BRADENTON, Fla. - Facing the prospect of increasing sewer rates nearly 400% to pay debt service, the Jefferson County, Ala., Commission yesterday unanimously voted to suspend automatic sewer rate increases.
In a resolution, commissioners said that they would not consider taking action on rates until reports are received from a county-hired rate consultant and two special masters appointed by a federal court, which is considering if a receiver should be appointed to oversee the financially strapped sewer system.
Sewer debt service has escalated this year because most of the $3.2 billion in outstanding sewer debt is in variable- and auction-rate mode. The county has spent most of the year trying to restructure the debt and seek concessions on repayment of some debt as well as swaps.
"The bottom line is we suspended the rate increase today because that would have put us at more than 300% on the rate increase," said commissioner Shelia Smoot. "No one could do that no matter where you live in the country."
"It means rates stay as is for now, and we operate at last year's rate," she added. "For me that's a temporary fix."
Smoot said the commission must still find a way to add users to the sewer system to increase revenues and to maintain it for at least the next 25 years or more. She expects the committee that oversees the sewer system to suggest avenues to increase revenues, she said.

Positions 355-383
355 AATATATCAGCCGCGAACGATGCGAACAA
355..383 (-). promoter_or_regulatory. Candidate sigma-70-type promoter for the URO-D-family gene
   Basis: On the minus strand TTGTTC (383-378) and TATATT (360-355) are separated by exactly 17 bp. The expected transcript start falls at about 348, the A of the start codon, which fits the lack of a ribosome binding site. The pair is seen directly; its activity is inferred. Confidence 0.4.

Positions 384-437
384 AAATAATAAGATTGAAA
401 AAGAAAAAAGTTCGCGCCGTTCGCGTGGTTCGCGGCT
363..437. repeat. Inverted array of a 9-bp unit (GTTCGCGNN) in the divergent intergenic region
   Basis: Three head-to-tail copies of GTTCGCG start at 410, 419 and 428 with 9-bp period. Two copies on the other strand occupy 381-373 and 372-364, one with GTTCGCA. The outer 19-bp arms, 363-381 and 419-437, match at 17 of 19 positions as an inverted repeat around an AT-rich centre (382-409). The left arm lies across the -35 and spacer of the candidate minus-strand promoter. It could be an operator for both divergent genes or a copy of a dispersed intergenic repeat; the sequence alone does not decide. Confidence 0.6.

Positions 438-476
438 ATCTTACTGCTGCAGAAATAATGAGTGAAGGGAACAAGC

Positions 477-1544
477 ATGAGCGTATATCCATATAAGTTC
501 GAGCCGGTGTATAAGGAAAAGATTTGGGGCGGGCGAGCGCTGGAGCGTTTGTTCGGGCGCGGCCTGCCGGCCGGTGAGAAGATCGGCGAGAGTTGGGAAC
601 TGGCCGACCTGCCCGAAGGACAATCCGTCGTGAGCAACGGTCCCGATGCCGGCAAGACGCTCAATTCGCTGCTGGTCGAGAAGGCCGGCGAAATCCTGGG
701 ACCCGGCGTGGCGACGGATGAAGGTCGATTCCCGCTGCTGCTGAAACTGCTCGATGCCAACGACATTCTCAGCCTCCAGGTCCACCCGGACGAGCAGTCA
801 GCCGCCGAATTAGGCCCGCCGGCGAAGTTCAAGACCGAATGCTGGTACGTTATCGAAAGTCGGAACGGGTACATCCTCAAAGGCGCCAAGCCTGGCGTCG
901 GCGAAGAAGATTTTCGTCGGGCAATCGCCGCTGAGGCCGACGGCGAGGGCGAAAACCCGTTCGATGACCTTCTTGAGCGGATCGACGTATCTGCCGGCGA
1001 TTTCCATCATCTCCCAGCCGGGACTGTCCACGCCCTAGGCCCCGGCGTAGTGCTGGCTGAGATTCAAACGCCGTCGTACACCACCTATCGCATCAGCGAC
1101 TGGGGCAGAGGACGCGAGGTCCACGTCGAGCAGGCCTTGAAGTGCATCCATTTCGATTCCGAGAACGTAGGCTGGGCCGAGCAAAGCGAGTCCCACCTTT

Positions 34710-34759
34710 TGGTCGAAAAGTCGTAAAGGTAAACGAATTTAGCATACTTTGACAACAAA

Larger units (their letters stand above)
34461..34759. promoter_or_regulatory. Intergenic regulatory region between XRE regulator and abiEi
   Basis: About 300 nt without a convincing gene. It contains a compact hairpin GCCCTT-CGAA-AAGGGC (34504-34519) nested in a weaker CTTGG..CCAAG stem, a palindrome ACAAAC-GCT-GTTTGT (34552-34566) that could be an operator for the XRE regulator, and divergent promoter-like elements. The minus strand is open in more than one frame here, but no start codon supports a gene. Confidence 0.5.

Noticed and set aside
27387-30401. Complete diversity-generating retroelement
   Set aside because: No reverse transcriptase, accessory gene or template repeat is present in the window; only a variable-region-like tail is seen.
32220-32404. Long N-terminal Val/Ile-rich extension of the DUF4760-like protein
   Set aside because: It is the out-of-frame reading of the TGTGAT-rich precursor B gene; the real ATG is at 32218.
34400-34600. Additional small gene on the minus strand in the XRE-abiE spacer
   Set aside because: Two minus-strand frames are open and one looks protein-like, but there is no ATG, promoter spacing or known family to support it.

Last week, commissioners postponed action on a proposed resolution by commissioner Jim Carns that would have abolished the automatic rate increases, effectively abolishing the county's ability to send out sewer bills altogether. That concerned the federal judge overseeing the lawsuit seeking a receiver for the sewer system.
Smoot said the substitute resolution approved yesterday would enable the county to continue to send out sewer bills under the existing rate and maintain the flow of revenues. She also said the county's lawyers informed the federal judge about the action.
The receivership lawsuit is pending while Alabama Gov. Bob Riley continues to facilitate talks with the county's creditors to restructure the debt.
A hang-up stalling the current restructuring plan is that the county needs additional revenue to make a refinancing work. One source of additional revenue is excess funding from a locally collected one-cent sales tax that now goes toward paying off school bonds sold by the county.
Local lawmakers have balked at that idea. However, a plan is afoot to have the full Legislature consider the funding source during its regular session early next year.
Another problem with the restructuring plan is the need for a backstop or guarantee. Riley twice has attempted to get such a backstop from the Troubled Assets Relief Program, but the idea has been rejected.
Smoot said yesterday that the county plans once again to ask for relief from the federal government after President-elect Barack Obama is inaugurated on Jan. 20 and his administration is in place.
"We're not asking for cash like everyone else is asking for," said Smoot, a Democrat. "We're asking for them to back our debt. And someone ought to understand we need relief, not cash."
Smoot said the county has tried to pay its debt, at reasonable rates, and she said the county still wants to pay its debt. She also opposes the county filing for bankruptcy.